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“A Willing Sacrifice”

Because I Love Her: Thirty Four Top Women Writers Reflect on the Mother-Daughter Bond

ed. Niki Richesen, Mira Press

        The summer my mother died, I sorted through old pictures and letters, in hopes I might find some wisdom she had intended to share with me.  But I really didn’t expect success. Here on the Great Plains, where the vast space and emptiness make us feel exposed and vulnerable, we protect ourselves by drawing inward, as animals will curl up to protect themselves from predators. This instinct inhibits honest conversation, and so we take our secrets to the grave. My mother was no exception.

        I peered at a faded and grainy photo of my mother as a small girl, most likely taken around 1920. In the picture, she sits on a tricycle, her back to the camera. She rests a large framed mirror against the handlebars and studies her reflection. Her dark, bobbed hair curls under at the nape of her neck and hugs her skull like a helmet. The bodice of her dress is smocked and the wide collar is trimmed with rick rack. The skirt drapes over the narrow metal wheels; her chubby, bare feet stick out beneath the hem and rest against the pedals.  Her tiny body and the mirror are the only objects that break the line between the immense sky and the vast central South Dakota grasslands that surround them, except for a cluster of shadowy leaves that cascade down the right side of the frame.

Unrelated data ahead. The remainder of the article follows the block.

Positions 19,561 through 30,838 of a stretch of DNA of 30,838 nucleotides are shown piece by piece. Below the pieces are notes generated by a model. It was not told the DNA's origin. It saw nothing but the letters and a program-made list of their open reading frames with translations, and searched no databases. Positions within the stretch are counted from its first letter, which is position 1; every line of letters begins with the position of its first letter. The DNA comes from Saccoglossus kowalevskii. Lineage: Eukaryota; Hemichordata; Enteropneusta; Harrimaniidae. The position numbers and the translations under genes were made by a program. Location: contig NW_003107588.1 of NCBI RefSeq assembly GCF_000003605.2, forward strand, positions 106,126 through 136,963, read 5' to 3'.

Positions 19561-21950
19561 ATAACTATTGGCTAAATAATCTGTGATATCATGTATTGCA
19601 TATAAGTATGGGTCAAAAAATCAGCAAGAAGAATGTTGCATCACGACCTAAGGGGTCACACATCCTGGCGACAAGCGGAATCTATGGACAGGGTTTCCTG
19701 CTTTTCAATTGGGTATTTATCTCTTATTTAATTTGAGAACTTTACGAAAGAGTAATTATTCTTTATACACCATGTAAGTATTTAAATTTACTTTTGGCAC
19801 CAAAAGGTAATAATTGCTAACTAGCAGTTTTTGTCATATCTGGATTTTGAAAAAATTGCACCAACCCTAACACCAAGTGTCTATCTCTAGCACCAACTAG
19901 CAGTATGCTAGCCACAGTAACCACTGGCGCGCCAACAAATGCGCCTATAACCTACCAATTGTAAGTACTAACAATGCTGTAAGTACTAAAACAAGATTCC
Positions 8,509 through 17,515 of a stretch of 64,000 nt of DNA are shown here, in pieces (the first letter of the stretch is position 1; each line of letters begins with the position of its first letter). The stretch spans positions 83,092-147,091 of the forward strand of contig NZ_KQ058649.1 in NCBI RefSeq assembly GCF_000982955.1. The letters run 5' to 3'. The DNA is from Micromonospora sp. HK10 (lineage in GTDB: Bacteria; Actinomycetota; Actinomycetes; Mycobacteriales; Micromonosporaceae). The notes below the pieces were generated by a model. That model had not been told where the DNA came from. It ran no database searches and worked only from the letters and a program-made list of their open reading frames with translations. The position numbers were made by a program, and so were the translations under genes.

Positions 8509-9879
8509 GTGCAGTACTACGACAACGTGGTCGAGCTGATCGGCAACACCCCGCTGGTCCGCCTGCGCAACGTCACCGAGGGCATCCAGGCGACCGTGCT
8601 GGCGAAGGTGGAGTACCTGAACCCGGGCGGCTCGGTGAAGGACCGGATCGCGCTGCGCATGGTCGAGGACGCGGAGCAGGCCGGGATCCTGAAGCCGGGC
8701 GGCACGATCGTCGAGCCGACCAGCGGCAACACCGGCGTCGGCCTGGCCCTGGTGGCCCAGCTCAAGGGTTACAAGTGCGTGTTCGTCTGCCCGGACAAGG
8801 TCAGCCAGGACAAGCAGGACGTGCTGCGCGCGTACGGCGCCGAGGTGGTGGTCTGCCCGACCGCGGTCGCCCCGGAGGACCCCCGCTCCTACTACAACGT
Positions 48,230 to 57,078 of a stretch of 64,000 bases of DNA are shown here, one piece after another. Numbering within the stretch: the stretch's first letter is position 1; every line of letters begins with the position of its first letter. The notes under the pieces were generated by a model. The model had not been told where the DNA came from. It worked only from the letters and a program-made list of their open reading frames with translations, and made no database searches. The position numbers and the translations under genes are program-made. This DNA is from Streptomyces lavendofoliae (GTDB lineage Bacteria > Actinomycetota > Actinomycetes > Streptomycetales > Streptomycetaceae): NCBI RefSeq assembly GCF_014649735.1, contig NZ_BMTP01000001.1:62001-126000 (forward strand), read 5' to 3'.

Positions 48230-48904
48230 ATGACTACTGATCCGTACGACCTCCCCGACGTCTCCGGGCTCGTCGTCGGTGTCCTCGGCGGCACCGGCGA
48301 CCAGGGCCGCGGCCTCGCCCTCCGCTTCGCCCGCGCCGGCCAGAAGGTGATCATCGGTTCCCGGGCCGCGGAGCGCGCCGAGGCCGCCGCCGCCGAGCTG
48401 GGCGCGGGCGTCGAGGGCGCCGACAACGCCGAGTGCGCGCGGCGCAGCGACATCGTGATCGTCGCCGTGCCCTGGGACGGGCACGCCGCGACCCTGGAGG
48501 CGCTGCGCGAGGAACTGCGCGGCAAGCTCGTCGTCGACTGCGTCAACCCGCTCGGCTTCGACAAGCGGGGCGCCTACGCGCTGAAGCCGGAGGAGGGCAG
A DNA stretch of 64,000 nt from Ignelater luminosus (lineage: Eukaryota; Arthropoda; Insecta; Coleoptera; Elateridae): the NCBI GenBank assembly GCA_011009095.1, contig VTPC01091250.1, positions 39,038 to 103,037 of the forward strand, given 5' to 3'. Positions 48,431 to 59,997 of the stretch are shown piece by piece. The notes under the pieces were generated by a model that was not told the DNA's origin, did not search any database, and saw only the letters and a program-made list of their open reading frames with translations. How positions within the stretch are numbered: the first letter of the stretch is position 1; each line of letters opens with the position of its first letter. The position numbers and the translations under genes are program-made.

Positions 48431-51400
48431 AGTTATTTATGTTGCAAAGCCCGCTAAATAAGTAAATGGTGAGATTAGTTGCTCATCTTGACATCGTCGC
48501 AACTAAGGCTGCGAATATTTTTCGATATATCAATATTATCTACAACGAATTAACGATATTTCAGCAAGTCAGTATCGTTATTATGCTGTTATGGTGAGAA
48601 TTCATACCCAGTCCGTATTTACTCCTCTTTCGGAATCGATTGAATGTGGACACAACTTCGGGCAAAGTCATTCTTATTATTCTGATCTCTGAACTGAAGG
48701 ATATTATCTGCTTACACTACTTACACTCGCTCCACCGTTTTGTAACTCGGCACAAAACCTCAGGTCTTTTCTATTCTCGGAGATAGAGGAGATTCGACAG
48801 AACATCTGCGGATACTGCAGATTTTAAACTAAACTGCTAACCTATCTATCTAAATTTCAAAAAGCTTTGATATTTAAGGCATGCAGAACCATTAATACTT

Until that summer, I had never really noticed that the face reflected in the mirror was strangely mature and vaguely recognizable. Suddenly, I felt a chill. I was looking at my face in the mirror, my pug nose, heavy-lidded eyes, and sweep of thick bangs across a wide forehead. It was as if the camera had captured my mother looking in the mirror at the face of the adult woman I would become while I looked back to the child my mother once was.

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